When I was ten, my Sunday school teacher put on a brief performance in class that included some of the boys standing in front of the classroom while she stood in front of them holding a heart shaped box of chocolate. One by one, she tells each boy to come and bite a piece of candy and then place the remainder back into the box. After the last boy, she gave the box of now mangled chocolate over to the other Sunday school teacher — who happened to be her real husband — who made a comically puzzled face. She told us that the lesson to be gleaned from this was that if you give your heart away to too many people, once you find “the one,” that your heart would be too damaged. The lesson wasn’t explicitly about sex but the implication was clearly present.

That memory came back to me after a flier went viral last week, advertising an abstinence event titled The Close Your Legs Tour with the specific target demo of teen girls came across my Twitter timeline. The event was met with derision online. Writer, artist, and professor Ashon Crawley said: “We have to refuse shame. it is not yours to hold. legs open or not.” Writer and theologian Candice Marie Benbow said on her Twitter: “Any event where 12-17-year-old girls are being told to ‘keep their legs closed’ is a space where purity culture is being reinforced.”

“Purity culture,” as Benbow referenced, is a culture that teaches primarily girls and women that their value is to be found in their ability to stay chaste and “pure”–as in, non-sexual–for both God and their future husbands.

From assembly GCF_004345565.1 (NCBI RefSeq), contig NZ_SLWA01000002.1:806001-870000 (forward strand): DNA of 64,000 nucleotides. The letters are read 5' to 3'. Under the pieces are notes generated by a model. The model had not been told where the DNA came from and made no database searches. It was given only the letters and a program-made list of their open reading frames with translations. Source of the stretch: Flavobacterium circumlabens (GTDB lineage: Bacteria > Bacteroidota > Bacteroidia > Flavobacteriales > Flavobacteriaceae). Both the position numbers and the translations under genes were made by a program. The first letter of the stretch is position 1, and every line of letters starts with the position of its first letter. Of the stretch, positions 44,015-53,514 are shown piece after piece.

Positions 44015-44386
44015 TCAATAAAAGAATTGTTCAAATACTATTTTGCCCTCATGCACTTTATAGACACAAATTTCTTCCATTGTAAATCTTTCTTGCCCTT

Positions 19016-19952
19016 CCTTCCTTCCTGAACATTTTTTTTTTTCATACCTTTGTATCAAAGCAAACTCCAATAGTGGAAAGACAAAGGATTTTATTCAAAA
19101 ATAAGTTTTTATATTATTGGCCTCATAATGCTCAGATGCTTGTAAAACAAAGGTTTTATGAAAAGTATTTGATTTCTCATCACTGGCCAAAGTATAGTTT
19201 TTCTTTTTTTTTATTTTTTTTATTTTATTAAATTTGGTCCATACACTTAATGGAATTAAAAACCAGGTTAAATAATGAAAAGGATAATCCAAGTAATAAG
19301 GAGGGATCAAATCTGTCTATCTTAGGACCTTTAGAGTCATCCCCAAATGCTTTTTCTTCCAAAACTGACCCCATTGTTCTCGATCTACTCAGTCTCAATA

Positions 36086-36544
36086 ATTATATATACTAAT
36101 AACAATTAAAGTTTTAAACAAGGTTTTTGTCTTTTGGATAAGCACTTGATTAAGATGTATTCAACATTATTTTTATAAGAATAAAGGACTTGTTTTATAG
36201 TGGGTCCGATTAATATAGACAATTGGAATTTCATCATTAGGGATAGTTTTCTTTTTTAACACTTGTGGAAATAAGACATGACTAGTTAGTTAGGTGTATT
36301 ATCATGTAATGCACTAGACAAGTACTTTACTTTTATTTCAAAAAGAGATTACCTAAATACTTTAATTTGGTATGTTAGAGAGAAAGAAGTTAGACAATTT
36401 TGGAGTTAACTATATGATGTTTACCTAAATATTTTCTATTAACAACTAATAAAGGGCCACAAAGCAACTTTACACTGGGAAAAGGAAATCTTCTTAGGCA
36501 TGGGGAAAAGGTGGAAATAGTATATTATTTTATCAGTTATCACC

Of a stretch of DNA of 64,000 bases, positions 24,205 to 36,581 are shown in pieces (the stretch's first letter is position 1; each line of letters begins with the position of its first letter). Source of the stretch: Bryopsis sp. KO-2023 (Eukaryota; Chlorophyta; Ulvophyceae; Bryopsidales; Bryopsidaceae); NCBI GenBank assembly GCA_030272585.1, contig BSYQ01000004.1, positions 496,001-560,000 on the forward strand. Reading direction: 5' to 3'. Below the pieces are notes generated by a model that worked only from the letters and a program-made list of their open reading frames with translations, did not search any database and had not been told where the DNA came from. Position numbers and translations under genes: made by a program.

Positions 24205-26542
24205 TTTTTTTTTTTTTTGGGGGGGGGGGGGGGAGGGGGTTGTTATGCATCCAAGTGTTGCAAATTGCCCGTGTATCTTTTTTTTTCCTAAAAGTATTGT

I grew up in an explicitly evangelical house and church, where I was taught virginity was the best gift a girl can hold on to until she got married. I fortunately never wore a purity ring or had a ceremony where I promised my father I wouldn’t have pre-marital sex. I certainly never even thought of having my hymen examined and the certificate handed over to my father on my wedding day as “proof” that I kept my promise. But the culture was always present. A few years after that chocolate-flavored indoctrination, I was introduced to the fabled car anecdote. “Boys don’t like girls who have been test-driven,” as it goes.

And I believed it for a long time. That to be loved and to be desired by men, it was only right for me to deny myself my own basic human desires, in the hopes of one day meeting a man that would fill all of my fantasies — romantically and sexually. Even if it meant denying my queerness, or even if it meant ignoring how being the only Black and fat girl in a predominantly white Christian space often had me watch all the white girls have their first boyfriends while I didn’t. Something they don’t tell you about purity culture – and that it took me years to learn and unlearn myself – is that there are bodies that are deemed inherently sinful and vulgar. That purity is about the desire to see girls and women shrink themselves, make themselves meek for men.

Purity culture isn’t unlike rape culture which tells young girls in so many ways that their worth can only be found through their bodies. Whether it be through promiscuity or chastity, young girls are instructed on what to do with their bodies before they’ve had time to figure themselves out, separate from a patriarchal lens. That their needs are secondary to that of the men and boys in their lives.

It took me a while —after leaving the church and unlearning the toxic ideals around purity culture rooted in anti-Blackness, fatphobia, heteropatriarchy, and queerphobia — to embrace my body, my sexuality, and my queerness as something that was not only not sinful or dirty, but actually in line with the vision God has over my life. Our bodies don't stop being our temples depending on who we do or who we don’t let in, and our worth isn’t dependent on the width of our legs at any given point.